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How to translate content on a WordPress website

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The problem of translating content on a WordPress website

Our client, a home security system manufacturer, operates in the USA and Canada. Its main website is in English, but since Canada has French-speaking provinces and America has states with large Spanish-speaking populations, it has three language versions.

Our task was to translate the texts published on the main website from English into French and Spanish and set up a translation management system for further operation of the online store.

Although there are plenty of WordPress services for translation automation, sometimes developers have to continue working manually. This case study confirms the fact that not all of the client’s problems can be solved using technology and that you should not hold on to a decision but get involved in the client's situation.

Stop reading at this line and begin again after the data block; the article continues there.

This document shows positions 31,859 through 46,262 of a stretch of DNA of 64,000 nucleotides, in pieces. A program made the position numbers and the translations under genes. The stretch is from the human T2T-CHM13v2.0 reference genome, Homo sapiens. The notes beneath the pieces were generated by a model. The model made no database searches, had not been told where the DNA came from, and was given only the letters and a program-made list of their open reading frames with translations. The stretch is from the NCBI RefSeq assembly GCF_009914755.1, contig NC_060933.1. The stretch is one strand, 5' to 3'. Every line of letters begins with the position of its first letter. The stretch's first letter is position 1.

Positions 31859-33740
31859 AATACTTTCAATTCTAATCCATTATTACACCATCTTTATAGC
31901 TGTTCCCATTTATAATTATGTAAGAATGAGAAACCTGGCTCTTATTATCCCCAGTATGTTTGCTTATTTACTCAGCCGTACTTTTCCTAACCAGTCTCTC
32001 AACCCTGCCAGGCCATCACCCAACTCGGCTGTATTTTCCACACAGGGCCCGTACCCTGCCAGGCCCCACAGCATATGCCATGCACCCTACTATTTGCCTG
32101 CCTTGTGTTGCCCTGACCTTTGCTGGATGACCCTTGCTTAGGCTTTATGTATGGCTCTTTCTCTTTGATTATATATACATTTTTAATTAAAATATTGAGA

how to translate pages built with elementor

How to translate pages built with Elementor

The client’s store was built using Elementor, a WordPress website builder plugin. Simple pages, for example, content pages, can be easily assembled from default blocks. But for more intricate pages, you will need to create custom sections.

standard elementor section
A standard section featuring an image and text available by default
custom elementor section
A custom section consisting of three cards in a row, which was not available in the builder and which we developed ourselves

When it comes time to translate texts on a website, default blocks are automatically broken down into elements that can be translated individually. (The developers call them “lines”; see the picture.) Once the work is completed, they are “glued” back together into a solid block using Elementor, and the translation gets updated.